I used to laugh at superstitious folks, particularly those of the ladder and black cat avoiding variety, until a friend of mine convinced me to become the proud caretaker of a stray black kitten. Oh he was so cute and cuddly! I named him Shploop after all the things he knocked into sitting water. For a time we were content, just me and Shploop laughing at the world together! He would attack my hair as I slept, and pounce on my feet when I came round a corner. Occasionally I would grumble out of bed at night to throw him out of the room. You know, the usual blissful kitten things...
When you have four stoned musicians for roommates, it can often times be hard to keep a hyperactive cat from slipping outside. Sometimes Shploop would come back with scratches from partaking in the underground feline street fighting scene. I figured it was all in good fun, because Shploop was a born fighter. Even at a young age he had no qualms about launching aerial attacks on strangers' thighs from stealthy positions under chairs or in exotic plants. I figured the local aviary population would be the next victim. Boy was I wrong.
One day I noticed that Shploop had a sensitive spot on his hind end. Over the course of about a week I tried to examine closer, but I could not see any outward problems. Shploop wasn't eating well, he started losing weight and developed a limp, so I knew I had to take him to the vet. After a cursory examination, the doctor determined that Shploop would have to be operated on immediately.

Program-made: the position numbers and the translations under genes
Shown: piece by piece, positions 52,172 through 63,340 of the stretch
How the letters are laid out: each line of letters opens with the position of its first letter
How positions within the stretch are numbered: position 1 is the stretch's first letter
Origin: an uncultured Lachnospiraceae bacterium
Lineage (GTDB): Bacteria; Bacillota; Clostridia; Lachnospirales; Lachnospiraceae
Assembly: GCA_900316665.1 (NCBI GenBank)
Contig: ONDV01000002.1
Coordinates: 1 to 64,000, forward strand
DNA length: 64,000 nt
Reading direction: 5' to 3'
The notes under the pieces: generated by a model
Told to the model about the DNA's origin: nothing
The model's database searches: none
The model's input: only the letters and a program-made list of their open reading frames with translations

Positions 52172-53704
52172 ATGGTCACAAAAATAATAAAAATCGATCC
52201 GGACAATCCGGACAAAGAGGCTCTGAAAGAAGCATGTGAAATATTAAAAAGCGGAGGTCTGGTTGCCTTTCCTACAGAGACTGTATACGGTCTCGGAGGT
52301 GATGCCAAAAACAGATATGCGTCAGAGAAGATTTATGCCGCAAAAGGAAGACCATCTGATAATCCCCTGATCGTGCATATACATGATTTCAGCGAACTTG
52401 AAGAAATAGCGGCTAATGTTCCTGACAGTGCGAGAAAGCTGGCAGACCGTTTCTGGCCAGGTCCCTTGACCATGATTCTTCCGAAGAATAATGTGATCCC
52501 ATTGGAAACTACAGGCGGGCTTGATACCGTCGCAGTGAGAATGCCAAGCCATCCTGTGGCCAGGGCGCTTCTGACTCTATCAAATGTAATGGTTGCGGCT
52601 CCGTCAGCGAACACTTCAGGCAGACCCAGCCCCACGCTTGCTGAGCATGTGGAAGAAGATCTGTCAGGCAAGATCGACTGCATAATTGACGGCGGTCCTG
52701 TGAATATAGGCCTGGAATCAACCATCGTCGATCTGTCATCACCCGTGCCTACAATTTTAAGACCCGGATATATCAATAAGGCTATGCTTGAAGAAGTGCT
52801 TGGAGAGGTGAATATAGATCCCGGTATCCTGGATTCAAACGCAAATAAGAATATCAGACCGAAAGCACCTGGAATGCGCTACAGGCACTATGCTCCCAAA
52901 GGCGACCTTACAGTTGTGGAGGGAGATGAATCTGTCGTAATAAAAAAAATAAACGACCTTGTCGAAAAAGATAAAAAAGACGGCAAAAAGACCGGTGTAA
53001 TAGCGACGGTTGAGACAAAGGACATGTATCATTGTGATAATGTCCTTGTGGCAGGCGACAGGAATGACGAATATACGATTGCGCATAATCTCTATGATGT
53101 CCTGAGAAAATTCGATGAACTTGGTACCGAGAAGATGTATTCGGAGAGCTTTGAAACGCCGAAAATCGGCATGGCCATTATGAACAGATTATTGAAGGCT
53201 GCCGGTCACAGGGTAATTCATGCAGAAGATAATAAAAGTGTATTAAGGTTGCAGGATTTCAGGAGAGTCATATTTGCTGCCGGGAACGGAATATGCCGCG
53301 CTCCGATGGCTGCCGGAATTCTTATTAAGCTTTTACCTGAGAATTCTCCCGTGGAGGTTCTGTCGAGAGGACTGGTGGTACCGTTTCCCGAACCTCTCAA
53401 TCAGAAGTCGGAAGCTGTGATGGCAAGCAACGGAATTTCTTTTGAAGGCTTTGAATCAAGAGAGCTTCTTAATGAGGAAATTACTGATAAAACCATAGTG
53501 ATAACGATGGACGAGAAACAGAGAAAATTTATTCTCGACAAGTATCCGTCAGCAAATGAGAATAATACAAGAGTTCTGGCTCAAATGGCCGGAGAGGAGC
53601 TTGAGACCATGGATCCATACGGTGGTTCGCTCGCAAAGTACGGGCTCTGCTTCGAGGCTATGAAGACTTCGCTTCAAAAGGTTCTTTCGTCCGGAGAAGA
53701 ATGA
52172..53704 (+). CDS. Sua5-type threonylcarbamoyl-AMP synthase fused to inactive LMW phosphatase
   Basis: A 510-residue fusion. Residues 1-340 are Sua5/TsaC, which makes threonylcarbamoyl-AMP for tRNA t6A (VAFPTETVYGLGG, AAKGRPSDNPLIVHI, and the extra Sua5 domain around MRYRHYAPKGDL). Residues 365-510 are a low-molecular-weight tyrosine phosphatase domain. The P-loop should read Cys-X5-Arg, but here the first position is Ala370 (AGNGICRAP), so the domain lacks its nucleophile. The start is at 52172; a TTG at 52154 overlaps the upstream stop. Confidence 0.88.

Apparently Shploop had developed an infected abscess under his fur. Because he was black, the bloody pus that was oozing out all around the area was near invisible. After the doctor shaved and cleaned it a 6" by 4" wound was revealed stretching across the back-left side of Shploop's body. In fact, the infection had spread to within one centimeter of his rectum, and I can only imagine the hurt that would have caused. The resulting surgery culminated in a total of 21 sutures and 7 drains. Shploop had to wear one of those infuriating neck funnels, and I had to resort to stealing my roommates' food in order to eat for the next two weeks. Had his fur been another color, I no doubt would have discovered this problem when it was in the $100-$200 treatment range rather than the crippling $900 I ultimately had to pay. That wasn't the end of Shploop's medical problems, but it was the end of my ownership of him. I finally learned the lesson every parent attempts to teach their children: "Owning a pet is a lot of responsibility." And I would speculate that bloody abscesses are probably just one of many things that black fur can hide. So kids, listen to your parents and superstitious people before getting a pet.